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Ballet and politics?


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13 replies to this topic

#1 Leigh Witchel

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Posted 12 July 2001 - 04:43 PM

Nah, not our Elian Gonzales ballet from years past!

We don't usually discuss ballet here from a sociological viewpoint, perhaps this might be an interesting time.

On a previous thread, Jeannie mentioned that the driving economic force behind ballet until the last century were monarchs and rulers. I added that politics probably shaped ballet - it began in monarchy that probably accounts for the hierarchical structure of most ballets, emulating a court with the ballerina at the top.

I'm sure there are many observations we can make about how ballet was formed by its environment, and that continuing evolution.

#2 LMCtech

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Posted 13 July 2001 - 11:50 AM

I'm going to jump straight to Balanchine.

If he hadn't come to America, I don't think he ever would have been able to develop his art to the level he did.

#3 Leigh Witchel

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Posted 13 July 2001 - 12:10 PM

Hmm. Provocative and interesting, LMC, but why?

I don't think you're wrong, it just needs explanation. Balanchine nearly had "better" opportunities in France, England and Denmark, in some ways, America is simply where he "wound up."

And yet, to bring this back to the topic of the thread, there is obviously something in the American culture that either suited him or he adapted his outlook to suit it.

If so, what makes Balanchine an "American" choreographer? Moving the question beyond Balanchine, is the reason we're also putting Ashton up at the top of the heap of the century, or Bournonville and Petipa of the 19th century as well because they either define (or reflect perfectly - which??) the cultural style of England, Denmark or Imperial Russia?

Conversely, how does being "stateless" affect a choreographer? (Or a dancer - it is one of the comments frequently made of Nureyev, that he had no home after he defected. He worked in Paris, finally, but his passport was Austrian.) Alexandra's discussion of Fokine would probably continue here. I also think Tudor was in many ways stateless, and I think it is pertinent.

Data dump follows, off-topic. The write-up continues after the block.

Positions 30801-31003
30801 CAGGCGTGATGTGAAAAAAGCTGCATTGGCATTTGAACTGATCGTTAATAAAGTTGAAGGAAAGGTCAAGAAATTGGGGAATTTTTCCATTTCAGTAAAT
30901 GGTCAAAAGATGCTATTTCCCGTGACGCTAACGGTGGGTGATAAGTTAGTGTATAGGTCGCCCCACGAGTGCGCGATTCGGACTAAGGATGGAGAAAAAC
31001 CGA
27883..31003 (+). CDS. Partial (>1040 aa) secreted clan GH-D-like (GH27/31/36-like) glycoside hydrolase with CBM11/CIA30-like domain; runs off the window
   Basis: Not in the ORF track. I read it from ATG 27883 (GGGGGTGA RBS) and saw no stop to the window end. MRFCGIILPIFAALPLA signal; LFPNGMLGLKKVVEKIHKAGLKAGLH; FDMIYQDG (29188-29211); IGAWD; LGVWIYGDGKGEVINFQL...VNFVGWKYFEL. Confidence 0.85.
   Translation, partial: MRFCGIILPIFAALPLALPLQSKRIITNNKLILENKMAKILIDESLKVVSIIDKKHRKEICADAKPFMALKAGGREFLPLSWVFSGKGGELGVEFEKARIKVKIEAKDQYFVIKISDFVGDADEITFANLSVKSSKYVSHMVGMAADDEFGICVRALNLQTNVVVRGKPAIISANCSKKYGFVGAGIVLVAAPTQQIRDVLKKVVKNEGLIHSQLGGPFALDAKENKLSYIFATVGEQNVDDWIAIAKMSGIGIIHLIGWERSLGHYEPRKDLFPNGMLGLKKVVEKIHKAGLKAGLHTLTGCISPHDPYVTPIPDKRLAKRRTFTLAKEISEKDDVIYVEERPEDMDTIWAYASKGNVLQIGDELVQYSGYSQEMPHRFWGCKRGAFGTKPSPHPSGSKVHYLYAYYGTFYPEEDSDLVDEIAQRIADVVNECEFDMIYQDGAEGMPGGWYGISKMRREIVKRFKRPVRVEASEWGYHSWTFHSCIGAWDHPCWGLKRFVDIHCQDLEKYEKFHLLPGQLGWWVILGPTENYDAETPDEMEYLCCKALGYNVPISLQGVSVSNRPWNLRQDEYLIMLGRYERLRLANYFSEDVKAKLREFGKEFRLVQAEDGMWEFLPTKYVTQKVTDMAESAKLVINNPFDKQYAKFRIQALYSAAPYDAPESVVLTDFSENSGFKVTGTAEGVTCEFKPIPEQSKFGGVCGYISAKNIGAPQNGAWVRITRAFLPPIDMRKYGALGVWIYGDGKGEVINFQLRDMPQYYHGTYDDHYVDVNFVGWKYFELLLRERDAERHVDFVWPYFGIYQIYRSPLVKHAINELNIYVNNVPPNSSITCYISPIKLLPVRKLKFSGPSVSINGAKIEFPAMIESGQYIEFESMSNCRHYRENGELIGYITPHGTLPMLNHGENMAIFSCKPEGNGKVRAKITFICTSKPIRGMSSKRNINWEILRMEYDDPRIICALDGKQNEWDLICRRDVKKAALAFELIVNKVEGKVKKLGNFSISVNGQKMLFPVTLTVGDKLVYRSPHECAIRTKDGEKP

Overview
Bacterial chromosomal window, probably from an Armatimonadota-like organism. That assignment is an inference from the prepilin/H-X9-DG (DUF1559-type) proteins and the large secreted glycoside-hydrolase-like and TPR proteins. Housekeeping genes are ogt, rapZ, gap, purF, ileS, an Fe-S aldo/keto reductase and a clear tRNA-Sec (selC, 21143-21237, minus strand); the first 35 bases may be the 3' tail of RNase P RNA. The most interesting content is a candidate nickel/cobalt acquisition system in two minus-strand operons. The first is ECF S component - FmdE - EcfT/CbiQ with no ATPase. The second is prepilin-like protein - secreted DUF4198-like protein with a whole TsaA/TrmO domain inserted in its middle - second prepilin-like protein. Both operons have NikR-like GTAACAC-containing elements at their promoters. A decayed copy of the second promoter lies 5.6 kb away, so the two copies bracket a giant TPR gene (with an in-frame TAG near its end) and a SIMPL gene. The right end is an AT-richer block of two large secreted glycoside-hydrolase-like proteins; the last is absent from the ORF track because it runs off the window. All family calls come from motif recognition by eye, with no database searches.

[ 07-13-2001: Message edited by: Leigh Witchel ]

#4 Alexandra

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Posted 13 July 2001 - 12:58 PM

I never can resist "what ifs :)" On Tudor, I've read several critical assessments (books, reviews) that said that Tudor was always essentially English and didn't quite transplant -- certainly not in the way Balanchine did.

I think of Balanchine as a crab (no, she said wearily, this is not an insult). Put him down, he starts burrowing in instantly; the beach doesn't matter. I think he could have worked anywhere, because the world of the theater was his world; everything else was extraneous, spice. He came here, he became intrigued with America, he used American material, both from popular culture and the very bodies. I think his ballets would have looked very different if he had stayed in Paris (he was maneuvered out of that job by dear Lifar; it wasn't pretty) or in Russia -- and how he would have adapted to the Soviet aesthetic is a fascinating piece of conjecture. Could he have worked in England? He didn't seem to like the English; I don't think the "if you are awake you are already vulgar" was a sour grapes statement; I think he meant it. While he was interested in some of the Danish dancers in the 1930s and needed a job, I think Copenhagen would have been too small for him. One of the many things that's fascinating about Bournonville--given that it's very difficult to talk about either Bourononville or Petipa, or other 19th century choreographers because so much of their work has been lost or changed--is that he's the only artist in ballet history that's generally considered "great" who spent nearly his entire career in a provincial theater. I think if we had Perrot's works, Bournonville's would look very small--but there would have good bones, and his work in Vienna indicates that he had the capability to make larger-scale works, just not the means. (One Danish balletmaster, on a fussy day, said to me, "Bourononville had six good dancers and the rest were supers.")